Economists at Goldman, Sachs & Co., for instance, suspect it's the numbers themselves that might be the problem.
They argue precisely what Silicon Valley has been crowing for years now: that software is eating the world.
The "measured price of computer hardware has plunged by 91.5 percent since 1995," they note, but "measured software prices [have] only edged down slightly over the past two decades."
This is important because America's information technology "center of gravity" has shifted "away from hardware, to software and digital," whose products now make up more than half of the output and market valuation of the sector, says Goldman.
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It may be well more than half, actually, given that Apple—America's biggest tech company—is still included as hardware in the consumer price index, despite selling a growing mix of software and digital products.
The price of these products matters greatly for gross domestic product, or GDP, which is reported in real, or inflation-adjusted, terms. The lower the price for a given product amid steady demand, therefore, the bigger boost that delivers to real GDP growth.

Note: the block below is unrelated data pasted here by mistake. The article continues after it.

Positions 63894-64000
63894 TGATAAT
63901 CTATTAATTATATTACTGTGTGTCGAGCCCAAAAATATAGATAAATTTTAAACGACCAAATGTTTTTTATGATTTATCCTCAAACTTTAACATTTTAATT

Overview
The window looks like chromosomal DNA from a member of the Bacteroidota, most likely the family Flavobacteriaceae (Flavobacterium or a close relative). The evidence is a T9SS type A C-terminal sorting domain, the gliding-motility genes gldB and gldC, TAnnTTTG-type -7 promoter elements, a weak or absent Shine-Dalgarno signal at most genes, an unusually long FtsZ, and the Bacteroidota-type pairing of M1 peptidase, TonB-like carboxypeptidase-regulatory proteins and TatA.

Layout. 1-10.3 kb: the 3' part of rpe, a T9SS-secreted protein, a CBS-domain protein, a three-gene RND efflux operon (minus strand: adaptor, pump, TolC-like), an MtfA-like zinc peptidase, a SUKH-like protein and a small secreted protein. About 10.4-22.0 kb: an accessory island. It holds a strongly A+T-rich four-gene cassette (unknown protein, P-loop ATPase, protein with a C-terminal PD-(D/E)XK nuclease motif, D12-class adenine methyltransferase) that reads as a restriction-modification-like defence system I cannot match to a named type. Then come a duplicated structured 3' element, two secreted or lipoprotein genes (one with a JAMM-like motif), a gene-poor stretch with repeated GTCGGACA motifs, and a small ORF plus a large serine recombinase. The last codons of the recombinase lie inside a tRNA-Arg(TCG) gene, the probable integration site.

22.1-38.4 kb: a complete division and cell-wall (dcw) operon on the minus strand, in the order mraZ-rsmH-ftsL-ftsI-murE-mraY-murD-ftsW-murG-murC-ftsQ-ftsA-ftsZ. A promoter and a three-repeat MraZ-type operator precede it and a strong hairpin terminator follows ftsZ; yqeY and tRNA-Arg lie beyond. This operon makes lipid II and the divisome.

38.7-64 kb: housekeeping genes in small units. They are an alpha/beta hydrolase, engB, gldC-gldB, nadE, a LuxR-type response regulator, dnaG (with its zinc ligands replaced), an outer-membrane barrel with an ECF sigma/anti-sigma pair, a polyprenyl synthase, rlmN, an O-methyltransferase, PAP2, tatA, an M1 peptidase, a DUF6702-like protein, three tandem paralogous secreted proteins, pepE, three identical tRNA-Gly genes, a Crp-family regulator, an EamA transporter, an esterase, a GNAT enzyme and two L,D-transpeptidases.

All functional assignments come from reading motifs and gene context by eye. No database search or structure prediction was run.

In other words, if hardware's falling prices tend to boost real GDP, software and digital content's flat prices, especially as those products grow as a proportion of tech spending, "will result in a spurious slowdown in real GDP growth," Goldman observes.
If software and digital prices were instead falling at the 20-year average pace seen on the hardware side of about 5 percent a year, that would mean an understatement to GDP growth of about 0.2 percentage-points per year.
Throw in another 0.75 percentage-points of "consumer surplus" from new software and digital products that is otherwise un-captured in the data, as Erik Brynjolfsson and JooHee Oh have estimated, and "we walk away persuaded by the notion that productivity mismeasurement could be a significant issue," says Goldman.
If this argument is correct, it means real GDP growth in this country may be much healthier than thought, that the standard of living in fact may be growing as much as in the past, that true inflation is actually lower than measured inflation, and that gauges like employment—which has shown steady improvement--may be more reliable.
In sum, "it would be better for Fed officials to delay monetary tightening until 2016," Goldman argues.